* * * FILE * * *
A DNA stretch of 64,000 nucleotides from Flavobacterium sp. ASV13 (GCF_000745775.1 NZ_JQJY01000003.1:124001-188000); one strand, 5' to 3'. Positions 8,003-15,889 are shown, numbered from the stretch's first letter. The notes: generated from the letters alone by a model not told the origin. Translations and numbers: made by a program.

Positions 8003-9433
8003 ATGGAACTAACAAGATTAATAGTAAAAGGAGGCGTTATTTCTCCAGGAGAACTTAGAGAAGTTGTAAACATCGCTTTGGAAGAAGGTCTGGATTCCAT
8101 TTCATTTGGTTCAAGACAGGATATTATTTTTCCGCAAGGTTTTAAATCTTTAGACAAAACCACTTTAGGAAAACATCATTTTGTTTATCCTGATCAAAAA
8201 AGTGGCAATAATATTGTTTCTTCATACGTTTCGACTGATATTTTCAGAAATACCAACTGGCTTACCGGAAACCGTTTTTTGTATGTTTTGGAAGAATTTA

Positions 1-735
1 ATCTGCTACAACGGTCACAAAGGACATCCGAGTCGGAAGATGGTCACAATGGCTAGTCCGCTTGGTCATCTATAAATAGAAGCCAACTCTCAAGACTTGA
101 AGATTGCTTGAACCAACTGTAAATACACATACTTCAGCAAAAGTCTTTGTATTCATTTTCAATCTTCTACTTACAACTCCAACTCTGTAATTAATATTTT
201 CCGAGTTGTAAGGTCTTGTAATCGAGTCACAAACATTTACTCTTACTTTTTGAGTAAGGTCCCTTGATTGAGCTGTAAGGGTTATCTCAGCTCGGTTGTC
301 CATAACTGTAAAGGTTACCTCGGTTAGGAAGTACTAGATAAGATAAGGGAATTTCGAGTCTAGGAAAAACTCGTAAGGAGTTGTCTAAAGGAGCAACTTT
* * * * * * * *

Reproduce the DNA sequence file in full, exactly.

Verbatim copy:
A DNA stretch of 64,000 nucleotides from Flavobacterium sp. ASV13 (GCF_000745775.1 NZ_JQJY01000003.1:124001-188000); one strand, 5' to 3'. Positions 8,003-15,889 are shown, numbered from the stretch's first letter. The notes: generated from the letters alone by a model not told the origin. Translations and numbers: made by a program.

Positions 8003-9433
8003 ATGGAACTAACAAGATTAATAGTAAAAGGAGGCGTTATTTCTCCAGGAGAACTTAGAGAAGTTGTAAACATCGCTTTGGAAGAAGGTCTGGATTCCAT
8101 TTCATTTGGTTCAAGACAGGATATTATTTTTCCGCAAGGTTTTAAATCTTTAGACAAAACCACTTTAGGAAAACATCATTTTGTTTATCCTGATCAAAAA
8201 AGTGGCAATAATATTGTTTCTTCATACGTTTCGACTGATATTTTCAGAAATACCAACTGGCTTACCGGAAACCGTTTTTTGTATGTTTTGGAAGAATTTA

Positions 1-735
1 ATCTGCTACAACGGTCACAAAGGACATCCGAGTCGGAAGATGGTCACAATGGCTAGTCCGCTTGGTCATCTATAAATAGAAGCCAACTCTCAAGACTTGA
101 AGATTGCTTGAACCAACTGTAAATACACATACTTCAGCAAAAGTCTTTGTATTCATTTTCAATCTTCTACTTACAACTCCAACTCTGTAATTAATATTTT
201 CCGAGTTGTAAGGTCTTGTAATCGAGTCACAAACATTTACTCTTACTTTTTGAGTAAGGTCCCTTGATTGAGCTGTAAGGGTTATCTCAGCTCGGTTGTC
301 CATAACTGTAAAGGTTACCTCGGTTAGGAAGTACTAGATAAGATAAGGGAATTTCGAGTCTAGGAAAAACTCGTAAGGAGTTGTCTAAAGGAGCAACTTT